A discussion on the Trump immigration ban.
By PULKIT AGARWAL
In the backdrop of an extremely strict immigration reform enacted by the White House last week, the JFK Jr. Forum hosted a discussion on Friday, February 3, that brought a diverse range of perspectives on the policy together. The panel comprised David French, a staunch conservative writer for the National Review; Juliette Kayyem, lecturer in international security at Harvard Kennedy School; Gil Kerlikowske, Resident Fellow at the IOP and Commissioner of US Customs and Border Protection; Moshik Temkin, professor of History and Public Policy at Harvard Kennedy School; and, the moderator, Professor R. Nicholas Burns also of Harvard Kennedy School. Given that almost half of the school’s student population is international, its community held an important stake in the discussion, rightly reflected in the large number of enthused audience members that turned out for the event.
The discussion began with three important questions that have been raised by the executive order: one, was this the right policy decision; two, is it being implemented effectively; and three, what would be its impact on the community at large.
Mr. French articulated that while the policy is in itself a mere “baby-step” in the direction of a larger overhaul of US security policy, it has been effective in hitting the pause button at a time of escalating threat. He claimed that while the list of seven countries that have been included in the order is “defensible”, it should have included Saudi Arabia, Pakistan, and Russia. “It may not have been the right time to mess with the Iraqis, though” he added.
Other panelists were far more critical of the order. Juliette Kayyem clarified that regardless of how strict measures were enacted, they would fail to reduce the vulnerability of US citizens to zero. The primary source of threat, it would appear, is not international but domestic. Referring to the increasing number of self-radicalized people within the US, she said it was perhaps not that bad after all, for we have resources to deal with these people better than we can with radicalized individuals overseas. As a member of the Arab-American community, she further added that Muslim Americans were rightfully angry and concerned at an increasingly uncertain time.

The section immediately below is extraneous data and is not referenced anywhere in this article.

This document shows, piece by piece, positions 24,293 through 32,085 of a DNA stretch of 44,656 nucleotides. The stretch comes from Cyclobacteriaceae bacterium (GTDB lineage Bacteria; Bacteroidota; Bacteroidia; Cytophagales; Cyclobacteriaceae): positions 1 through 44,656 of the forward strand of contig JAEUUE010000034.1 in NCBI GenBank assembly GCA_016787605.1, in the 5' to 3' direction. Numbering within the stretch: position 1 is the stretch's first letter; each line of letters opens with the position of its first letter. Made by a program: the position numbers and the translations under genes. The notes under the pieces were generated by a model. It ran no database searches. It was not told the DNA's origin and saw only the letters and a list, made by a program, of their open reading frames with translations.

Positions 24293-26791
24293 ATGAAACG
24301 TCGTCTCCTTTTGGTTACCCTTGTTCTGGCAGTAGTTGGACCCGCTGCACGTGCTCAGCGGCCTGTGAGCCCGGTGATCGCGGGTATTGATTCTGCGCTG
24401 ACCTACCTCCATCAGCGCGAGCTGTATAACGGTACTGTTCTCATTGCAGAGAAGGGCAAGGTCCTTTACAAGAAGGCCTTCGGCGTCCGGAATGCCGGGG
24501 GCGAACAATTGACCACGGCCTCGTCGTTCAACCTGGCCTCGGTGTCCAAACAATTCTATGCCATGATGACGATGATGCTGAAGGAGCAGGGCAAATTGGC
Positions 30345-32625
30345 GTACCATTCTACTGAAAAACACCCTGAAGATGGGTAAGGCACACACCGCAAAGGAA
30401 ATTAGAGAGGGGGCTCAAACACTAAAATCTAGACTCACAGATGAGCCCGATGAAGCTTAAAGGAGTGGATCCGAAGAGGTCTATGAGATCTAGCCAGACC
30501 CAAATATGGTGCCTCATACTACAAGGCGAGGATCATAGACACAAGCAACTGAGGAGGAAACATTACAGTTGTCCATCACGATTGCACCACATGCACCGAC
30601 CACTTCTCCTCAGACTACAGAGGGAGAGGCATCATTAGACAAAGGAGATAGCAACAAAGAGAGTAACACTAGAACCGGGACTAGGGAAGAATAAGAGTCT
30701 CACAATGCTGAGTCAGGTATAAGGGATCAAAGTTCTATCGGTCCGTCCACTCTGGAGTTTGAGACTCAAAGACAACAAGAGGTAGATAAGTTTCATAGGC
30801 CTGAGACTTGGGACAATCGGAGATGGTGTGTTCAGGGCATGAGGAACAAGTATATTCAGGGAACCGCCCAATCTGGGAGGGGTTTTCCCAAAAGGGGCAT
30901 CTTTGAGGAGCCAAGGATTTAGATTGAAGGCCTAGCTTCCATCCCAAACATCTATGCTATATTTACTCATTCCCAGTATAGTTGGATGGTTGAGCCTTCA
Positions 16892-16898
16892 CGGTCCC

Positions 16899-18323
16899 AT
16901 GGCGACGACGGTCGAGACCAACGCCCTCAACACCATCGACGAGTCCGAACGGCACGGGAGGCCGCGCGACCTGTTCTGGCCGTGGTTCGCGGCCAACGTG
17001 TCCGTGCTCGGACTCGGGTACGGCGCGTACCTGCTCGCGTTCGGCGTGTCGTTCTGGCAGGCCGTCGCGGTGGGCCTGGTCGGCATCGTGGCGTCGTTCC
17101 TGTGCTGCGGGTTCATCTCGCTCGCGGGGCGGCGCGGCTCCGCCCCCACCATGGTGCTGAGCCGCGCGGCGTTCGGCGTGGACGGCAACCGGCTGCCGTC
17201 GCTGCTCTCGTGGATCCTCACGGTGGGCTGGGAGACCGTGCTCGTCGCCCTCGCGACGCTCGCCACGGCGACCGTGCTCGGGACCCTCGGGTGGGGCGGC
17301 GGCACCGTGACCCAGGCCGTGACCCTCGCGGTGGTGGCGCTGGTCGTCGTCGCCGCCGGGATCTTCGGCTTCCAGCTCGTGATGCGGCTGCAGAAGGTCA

While it remains to be seen exactly how this policy is rolled out in the coming days, Gil Kerlikowske took the opportunity to express concerns about what the likely scenario was going to be: a disorganized failure. He pointed out that the job of border protection agencies is not only to keep people safe, but to also welcome them to the country. One of those two is clearly not being accomplished by this order, he said.
Members from the audience got the opportunity to ask questions about what the order entailed and what it meant for the thousands of refugees stranded in Syria. A visiting student from Germany asked whether it was the right time to even prioritize security, and whether the reform sought to establish that every single American life is more valuable than thousands of Syrians’. This sentiment was echoed by Moshik Temkin when he expressed concern over the real motivations of the order. Pointing to the radically bigoted worldview of people now in government, he questioned whether the narrative of security was merely a façade for the real purpose of this policy. This, he claimed, was probably to signal to the world about the kind of people that were welcome here; and, perhaps more importantly, those who weren’t.
“It seems to me that the Muslims we are turning away are the ones in need. The reason we don’t ban Saudi citizens is because they contribute to our coffers,” Mr. Temkin said to thunderous applause.
Professor Burns ended the discussion by pointing out that security was not necessarily in line with ethics, for ways to make the US most secure can oftentimes deprive people of the chance to earn their livelihoods like millions of other immigrants have done previously. “Immigrants. We get the job done,” he said. He also announced that the university would continue to mount pressure against the executive order, for members of its own community stand to lose from its enactment. Meanwhile, the JFK Jr. Forum remains an active forum for discussions on the political environment, having hosted a discussion on Presidential Secrecy this Monday and with David Farhenthold, a Washington Post reporter, on Tuesday.
Fittingly, Harvard—along with seven other universities in Massachusetts—filed an amicus brief challenging the immigration ban on Friday.
Pulkit Agarwal (email@example.com) hopes to continue observing this debate unfold on campus in the coming weeks.